The iRail API provide information about stations, vehicle, departures. It doesn’t provides the delayed trains per se.
Fortunately, in the returned data array of a departure, there is an member
delay holding the delay in seconds.
But what is a delay ? What defines a train delay ? How to detect a train delay ? Given a time and date, until when should we consider a delay, a delay ? What is the validity lifespan of a delay ?
Zero if the train departure is on time, greater than zero if it’s delayed. Easy peasy lemon squeezy.
Trains departures are associated to a station, so we need to do things in a particular order:
- 1: Find every stations and iterate on each of them,
- 2: Find every departures of every station and iterate on each of them,
- 3: Filter out trains that are on time.
Then, we need to sort the resulting dataset and do things with them.
After some work, fighting a bit with Symfony 4 (Flex), and polishing the code… I had a nice core that could send delays and alerts as Symfony events. The core system, the one that detects the delays and send the events is closed source for now, it still needs some time and love before thinking about opensourcing it. However, the Twitter and Telegram gateways are available on Github since the beginning.
Gateways are plain Symfony bundles and they can be added or removed from the core app within a few seconds. I created two of them for sending messages to some platforms.
Currently, two gateways are working and Open Source.
More gateways are in the pipe for sure, but I first need to polish the core codebase before extending it further.
Twitter has been the first gateway I did. I’ve learned to use the Twitter API through the excellent Twitter library from Abraham Williams.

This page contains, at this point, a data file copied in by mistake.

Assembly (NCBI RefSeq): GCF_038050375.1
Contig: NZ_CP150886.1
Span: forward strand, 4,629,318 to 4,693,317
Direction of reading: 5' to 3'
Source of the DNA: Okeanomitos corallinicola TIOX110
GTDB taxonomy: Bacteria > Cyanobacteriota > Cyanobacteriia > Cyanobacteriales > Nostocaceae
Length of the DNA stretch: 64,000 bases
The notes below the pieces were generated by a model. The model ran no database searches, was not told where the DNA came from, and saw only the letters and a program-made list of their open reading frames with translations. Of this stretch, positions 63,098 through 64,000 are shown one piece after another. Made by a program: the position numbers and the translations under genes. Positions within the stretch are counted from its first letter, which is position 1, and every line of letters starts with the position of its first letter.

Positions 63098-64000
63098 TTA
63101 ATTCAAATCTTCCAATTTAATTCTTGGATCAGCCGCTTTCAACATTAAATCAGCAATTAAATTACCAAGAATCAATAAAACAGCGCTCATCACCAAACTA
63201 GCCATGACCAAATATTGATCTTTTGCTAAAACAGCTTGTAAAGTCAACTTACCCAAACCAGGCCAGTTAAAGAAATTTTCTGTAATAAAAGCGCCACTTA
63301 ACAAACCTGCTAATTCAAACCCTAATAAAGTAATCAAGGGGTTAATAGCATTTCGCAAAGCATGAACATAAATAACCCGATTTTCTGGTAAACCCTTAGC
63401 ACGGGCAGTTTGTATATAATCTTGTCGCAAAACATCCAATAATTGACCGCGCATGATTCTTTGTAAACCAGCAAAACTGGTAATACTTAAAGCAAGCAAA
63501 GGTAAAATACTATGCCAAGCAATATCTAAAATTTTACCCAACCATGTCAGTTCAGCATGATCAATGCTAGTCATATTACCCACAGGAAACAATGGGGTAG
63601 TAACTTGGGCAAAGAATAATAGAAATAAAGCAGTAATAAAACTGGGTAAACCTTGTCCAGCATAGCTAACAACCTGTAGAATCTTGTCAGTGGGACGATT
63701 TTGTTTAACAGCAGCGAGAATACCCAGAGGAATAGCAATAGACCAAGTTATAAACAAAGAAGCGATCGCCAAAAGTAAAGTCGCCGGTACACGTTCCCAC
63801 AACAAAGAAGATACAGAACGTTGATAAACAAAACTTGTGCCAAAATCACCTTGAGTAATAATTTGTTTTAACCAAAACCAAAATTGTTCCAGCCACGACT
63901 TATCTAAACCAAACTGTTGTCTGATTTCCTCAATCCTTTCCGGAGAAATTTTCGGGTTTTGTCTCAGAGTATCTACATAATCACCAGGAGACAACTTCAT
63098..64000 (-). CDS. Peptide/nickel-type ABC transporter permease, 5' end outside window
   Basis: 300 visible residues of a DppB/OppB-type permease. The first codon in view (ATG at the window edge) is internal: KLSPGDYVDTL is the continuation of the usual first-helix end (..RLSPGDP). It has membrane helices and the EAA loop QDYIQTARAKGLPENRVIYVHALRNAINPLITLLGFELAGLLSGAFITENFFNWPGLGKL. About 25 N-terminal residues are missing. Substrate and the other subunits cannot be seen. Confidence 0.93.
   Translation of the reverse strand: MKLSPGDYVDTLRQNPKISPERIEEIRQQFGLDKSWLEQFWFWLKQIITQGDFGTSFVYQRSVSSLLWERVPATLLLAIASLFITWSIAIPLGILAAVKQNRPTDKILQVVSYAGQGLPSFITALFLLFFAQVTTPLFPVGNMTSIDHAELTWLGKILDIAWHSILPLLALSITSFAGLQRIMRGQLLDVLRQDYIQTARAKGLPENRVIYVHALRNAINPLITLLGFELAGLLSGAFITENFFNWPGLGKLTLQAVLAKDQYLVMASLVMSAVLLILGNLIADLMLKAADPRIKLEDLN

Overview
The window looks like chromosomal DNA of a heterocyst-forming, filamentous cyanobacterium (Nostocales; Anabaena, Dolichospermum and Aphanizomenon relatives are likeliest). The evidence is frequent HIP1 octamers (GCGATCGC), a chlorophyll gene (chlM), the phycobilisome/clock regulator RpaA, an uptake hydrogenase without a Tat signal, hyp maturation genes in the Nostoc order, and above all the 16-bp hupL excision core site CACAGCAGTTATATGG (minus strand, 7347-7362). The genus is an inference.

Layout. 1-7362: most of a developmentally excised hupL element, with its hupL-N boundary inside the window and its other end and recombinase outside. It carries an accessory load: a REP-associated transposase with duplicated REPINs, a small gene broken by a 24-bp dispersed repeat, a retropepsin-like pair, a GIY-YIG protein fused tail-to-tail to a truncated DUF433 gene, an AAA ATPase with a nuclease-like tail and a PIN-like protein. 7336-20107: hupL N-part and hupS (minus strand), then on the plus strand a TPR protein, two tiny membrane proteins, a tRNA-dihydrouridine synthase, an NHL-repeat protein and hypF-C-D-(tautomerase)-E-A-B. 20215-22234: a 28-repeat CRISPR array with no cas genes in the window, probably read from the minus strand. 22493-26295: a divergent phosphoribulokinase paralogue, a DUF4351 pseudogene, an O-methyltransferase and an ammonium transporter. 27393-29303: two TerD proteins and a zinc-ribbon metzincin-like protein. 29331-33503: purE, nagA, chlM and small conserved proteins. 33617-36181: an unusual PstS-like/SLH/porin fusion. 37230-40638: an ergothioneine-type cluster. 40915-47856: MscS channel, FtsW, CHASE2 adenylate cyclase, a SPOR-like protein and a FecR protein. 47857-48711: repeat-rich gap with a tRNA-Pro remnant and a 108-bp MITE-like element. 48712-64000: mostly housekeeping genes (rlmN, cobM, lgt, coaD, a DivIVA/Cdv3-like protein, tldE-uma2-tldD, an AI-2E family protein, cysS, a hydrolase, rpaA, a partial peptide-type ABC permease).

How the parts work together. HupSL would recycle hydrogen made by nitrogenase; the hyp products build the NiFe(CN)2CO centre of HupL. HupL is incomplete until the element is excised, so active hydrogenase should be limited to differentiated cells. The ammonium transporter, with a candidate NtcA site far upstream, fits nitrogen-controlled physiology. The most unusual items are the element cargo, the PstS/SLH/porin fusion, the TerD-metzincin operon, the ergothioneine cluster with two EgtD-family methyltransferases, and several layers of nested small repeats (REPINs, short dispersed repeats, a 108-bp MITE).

A twitter bot has been created and I encountered the first issue: find it a name!
I called it SNCB Alerts and after a few minutes it was online, Twitter already decided to shut it down. Why ? I reached the limit rate of the account and they were thinking I was spamming… but I wasn’t!
I re-enabled it and updated the delays threshold to 600 seconds (10 minutes), so, hopefully Twitter will not be spammed by smaller delays. It’s now up since the 6 of December and it posted 10000 tweets, almost no downtime is to be reported.
To be honest, I was a bit frustrated with this solution. I don’t like the fact that I had to select only some delays but I had no other choice on this platform. There are so many of them that they can’t be published on Twitter without having a bigger threshold.
Telegram is an instant messaging application available on mobile phones and has a very nice desktop interface.
Just like many other platforms, it’s possible to create bots and its API is very nice and well documented.
I started to use a Telegram API and then, after a while, switched to irazasyed/telegram-bot-sdk from Syed Irfaq which is actually much more advanced and mature. The first thing I did with the API was to create a public channel and have the bot shouting everything in there.